These days a lot of businesses send email receipts. Although you have the option to forward all of your email receipts to your bookkeeper we recommend that you download your invoices and save them onto a flash drive that you can submit with your paperwork. This saves your bookkeeper time as they do not have to sort through all of your emails, in turn saving you money.

It also means that if your email crashes you have all of your important documents saved elsewhere.

If you’re using LedgerDocs, snap pictures of your receipts and forward them to your unique email address in real time. We’ll take care of the rest! Contact us here if you are interested in signing up!

4. Don’t keep receipts you can’t claim

Know what you can and cannot claim and know your categories. For example: in most cases YOU CANNOT CLAIM CLOTHES as an expense unless they are branded with the company logo or required safety wear.

Additionally, you cannot claim haircuts, facials or any other kind of personal maintenance even if you are a TV personality or the face of your company.

Placing receipts into your file that you can’t claim just means that your bookkeeper spends extra time sorting through receipts, remember time is money.

 

Regardless of what state your bookkeeping is in we are happy to help you. That said, we always recommend that you consider these points because it not only helps you save money it keeps your bookkeeper happy and guarantees that you will be added to their secret list of favorite clients.

If you need help getting organized contact us today.

Employee or Contractor: CRA checklist


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Something to chew on over the long weekend……

Looking to hire additional help for your expanding business? Last week, we outlined key questions to ask yourself before expanding your sales force.

We noted that deciding between hiring a contractor or an employee is not as simple as figuring out your personal preference.  The Canadian Revenue Agency (CRA) has a very comprehensive checklist that they use to determine if you should be paying your new hire as an employee or if it is OK to consider them a contractor.

This week, we are going over the checklist presented by the CRA  in more detail so that you can make sure you are paying people under the correct category to avoid nasty fines.

Tip: If you own a store or run an office and you don’t want to hire a contractor through a temporary  employment agency then you need to hire an employee and pay the applicable payroll taxes.

Determine who has control

Do you want to have control over the worker? Will you determine when, how and where the work will be completed? Do you expect them to complete the work personally?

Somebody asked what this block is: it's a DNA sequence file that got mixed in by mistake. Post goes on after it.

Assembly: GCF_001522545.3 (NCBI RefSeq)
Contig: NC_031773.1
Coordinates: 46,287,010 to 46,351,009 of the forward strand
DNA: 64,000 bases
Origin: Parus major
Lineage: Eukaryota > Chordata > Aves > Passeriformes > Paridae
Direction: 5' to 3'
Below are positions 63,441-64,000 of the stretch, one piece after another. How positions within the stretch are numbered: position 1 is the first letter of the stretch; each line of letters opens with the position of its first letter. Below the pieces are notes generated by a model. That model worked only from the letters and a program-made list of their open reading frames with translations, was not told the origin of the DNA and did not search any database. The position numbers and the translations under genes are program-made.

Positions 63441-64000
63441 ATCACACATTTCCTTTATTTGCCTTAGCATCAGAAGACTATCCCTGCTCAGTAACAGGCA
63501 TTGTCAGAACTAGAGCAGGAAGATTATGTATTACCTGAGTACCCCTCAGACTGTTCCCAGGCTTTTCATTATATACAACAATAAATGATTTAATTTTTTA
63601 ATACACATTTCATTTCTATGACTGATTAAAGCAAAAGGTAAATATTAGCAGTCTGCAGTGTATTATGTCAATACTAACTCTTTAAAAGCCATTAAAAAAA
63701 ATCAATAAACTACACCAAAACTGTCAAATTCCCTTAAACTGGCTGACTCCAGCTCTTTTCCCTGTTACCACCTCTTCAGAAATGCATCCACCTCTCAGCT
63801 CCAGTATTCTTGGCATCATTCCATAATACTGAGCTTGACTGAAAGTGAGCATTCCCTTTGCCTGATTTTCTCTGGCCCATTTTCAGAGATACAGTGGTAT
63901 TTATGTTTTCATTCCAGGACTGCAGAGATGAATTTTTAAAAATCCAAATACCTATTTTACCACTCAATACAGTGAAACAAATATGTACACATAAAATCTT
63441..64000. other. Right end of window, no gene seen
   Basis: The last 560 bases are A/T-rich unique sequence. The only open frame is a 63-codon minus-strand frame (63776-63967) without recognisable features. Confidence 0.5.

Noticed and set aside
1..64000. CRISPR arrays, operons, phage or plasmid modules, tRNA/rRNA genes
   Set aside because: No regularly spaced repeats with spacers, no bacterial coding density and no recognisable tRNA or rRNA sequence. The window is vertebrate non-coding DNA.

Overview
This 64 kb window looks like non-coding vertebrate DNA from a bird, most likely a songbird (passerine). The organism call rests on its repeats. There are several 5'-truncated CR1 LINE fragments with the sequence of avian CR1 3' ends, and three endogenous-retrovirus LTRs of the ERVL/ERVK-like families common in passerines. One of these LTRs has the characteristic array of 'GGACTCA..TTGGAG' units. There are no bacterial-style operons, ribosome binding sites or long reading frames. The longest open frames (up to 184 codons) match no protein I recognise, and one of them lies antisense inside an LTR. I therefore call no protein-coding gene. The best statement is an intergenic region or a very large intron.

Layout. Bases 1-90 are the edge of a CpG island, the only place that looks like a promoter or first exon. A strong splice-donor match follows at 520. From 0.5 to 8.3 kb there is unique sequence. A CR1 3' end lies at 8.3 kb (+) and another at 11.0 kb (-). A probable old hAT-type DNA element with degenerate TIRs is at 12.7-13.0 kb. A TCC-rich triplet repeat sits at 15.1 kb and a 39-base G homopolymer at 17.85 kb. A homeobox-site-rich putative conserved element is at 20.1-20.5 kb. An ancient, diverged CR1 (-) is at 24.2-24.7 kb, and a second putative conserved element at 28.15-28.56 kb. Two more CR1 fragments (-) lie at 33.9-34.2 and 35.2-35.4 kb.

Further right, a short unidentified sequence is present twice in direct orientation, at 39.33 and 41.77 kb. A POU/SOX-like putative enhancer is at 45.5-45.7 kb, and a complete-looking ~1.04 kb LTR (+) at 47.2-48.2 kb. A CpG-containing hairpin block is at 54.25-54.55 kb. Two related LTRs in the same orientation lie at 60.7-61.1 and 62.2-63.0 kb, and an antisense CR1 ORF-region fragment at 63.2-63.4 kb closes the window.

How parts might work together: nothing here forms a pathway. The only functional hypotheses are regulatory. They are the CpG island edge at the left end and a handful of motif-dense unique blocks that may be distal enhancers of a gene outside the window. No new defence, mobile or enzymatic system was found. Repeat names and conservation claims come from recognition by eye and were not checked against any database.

According the CRA ‘It is the right of the payer to exercise control that is relevant, NOT whether the payer actually exercises this right’ so basically, if you have the option in any way, shape or form to control the employee’s time and how they complete the work then they are not considered a contractor.

Tools & Equipment

Who provides the tools and the equipment to complete the job?

If you provide your new hire with the tools and equipment they need to complete the job and are responsible for all repairs to that equipment then you need to hire an employee.

Subcontracting Work or Hiring an Assistant

Can the person who is working for you independently hire an assistant or subcontract out the work you have asked them to do?

 If the answer is no, then as you may be assuming by now, you have yourself an employee.

Financial Risk

 Will the worker be financially liable if they do not fulfill the contract? Does the worker actively market themselves? Does the worker perform a substantial amount of the work from their own workspace? Are they responsible for paying their own employees?

If you answered YES to these questions then you may be able to categorize your worker as a sub-contractor, if you answered NO then you guess it, you need to pay them as an employee.

Responsibility for Investment and Management

Does the worker have any capital invested in their business and an established business presence?

If they do then you are pretty safe hiring them as a contractor so long as the also meet majority of the above criteria.

Opportunity for Profit

Can the worker realize a profit or incur a loss? Is the worker paid a flat fee and incurs any expenses as a loss?

If the answer is NO then you need to hire the worker as an employee.

In the end if you are uncertain about your relationship with your new hire or you can’t distinctively answer majority of these questions with a YES or NO response (because the status of your relationship is unclear) then it is best to contact the CRA and get a ruling before you proceed.

This will save you a lot of grey stress hairs, and costs in the long term.

#ThursdayThoughts: Employee or Contractor?

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Tear. It’s been a year. Your small business is growing before your eyes. You stare at your Profit and Loss statement for the hundredth time like a kid who’s been fervently measuring their height against the wall fixedly checks in on their progress, and your eyes fill with water. You really made it.